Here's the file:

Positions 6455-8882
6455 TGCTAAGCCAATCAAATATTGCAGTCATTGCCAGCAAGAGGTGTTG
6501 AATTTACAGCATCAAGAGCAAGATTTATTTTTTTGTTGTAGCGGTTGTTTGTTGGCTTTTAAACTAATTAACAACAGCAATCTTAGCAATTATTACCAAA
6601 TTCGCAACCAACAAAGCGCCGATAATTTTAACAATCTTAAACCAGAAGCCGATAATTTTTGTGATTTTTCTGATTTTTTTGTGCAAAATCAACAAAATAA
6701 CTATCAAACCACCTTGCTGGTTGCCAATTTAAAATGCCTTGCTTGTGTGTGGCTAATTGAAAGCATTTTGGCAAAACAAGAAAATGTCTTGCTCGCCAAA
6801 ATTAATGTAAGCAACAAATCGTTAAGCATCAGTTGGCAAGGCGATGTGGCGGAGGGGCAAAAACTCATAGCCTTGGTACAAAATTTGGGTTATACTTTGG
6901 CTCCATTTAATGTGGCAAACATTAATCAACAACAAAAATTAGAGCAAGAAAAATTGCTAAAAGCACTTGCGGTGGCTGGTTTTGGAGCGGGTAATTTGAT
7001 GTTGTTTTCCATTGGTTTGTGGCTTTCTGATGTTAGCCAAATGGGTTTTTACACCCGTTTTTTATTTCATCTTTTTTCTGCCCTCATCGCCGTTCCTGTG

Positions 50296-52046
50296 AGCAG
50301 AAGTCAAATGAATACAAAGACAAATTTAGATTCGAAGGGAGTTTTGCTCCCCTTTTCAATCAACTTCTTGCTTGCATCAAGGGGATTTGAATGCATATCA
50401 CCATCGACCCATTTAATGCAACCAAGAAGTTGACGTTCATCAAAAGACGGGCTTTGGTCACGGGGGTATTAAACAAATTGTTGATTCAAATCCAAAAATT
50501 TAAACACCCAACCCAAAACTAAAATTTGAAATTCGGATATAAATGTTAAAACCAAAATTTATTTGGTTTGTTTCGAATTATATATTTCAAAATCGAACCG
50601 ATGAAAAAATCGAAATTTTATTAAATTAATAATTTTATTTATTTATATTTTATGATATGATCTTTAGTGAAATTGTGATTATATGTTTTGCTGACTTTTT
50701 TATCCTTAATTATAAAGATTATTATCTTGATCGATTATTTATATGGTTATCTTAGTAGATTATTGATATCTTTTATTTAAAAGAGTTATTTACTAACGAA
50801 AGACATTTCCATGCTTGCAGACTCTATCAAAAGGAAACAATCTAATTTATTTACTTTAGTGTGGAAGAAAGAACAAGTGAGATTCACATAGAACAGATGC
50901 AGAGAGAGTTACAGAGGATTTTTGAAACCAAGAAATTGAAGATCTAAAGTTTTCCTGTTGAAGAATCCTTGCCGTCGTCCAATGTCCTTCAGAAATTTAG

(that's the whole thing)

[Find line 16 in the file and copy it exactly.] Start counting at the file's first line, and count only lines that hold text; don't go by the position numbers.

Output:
50801 AGACATTTCCATGCTTGCAGACTCTATCAAAAGGAAACAATCTAATTTATTTACTTTAGTGTGGAAGAAAGAACAAGTGAGATTCACATAGAACAGATGC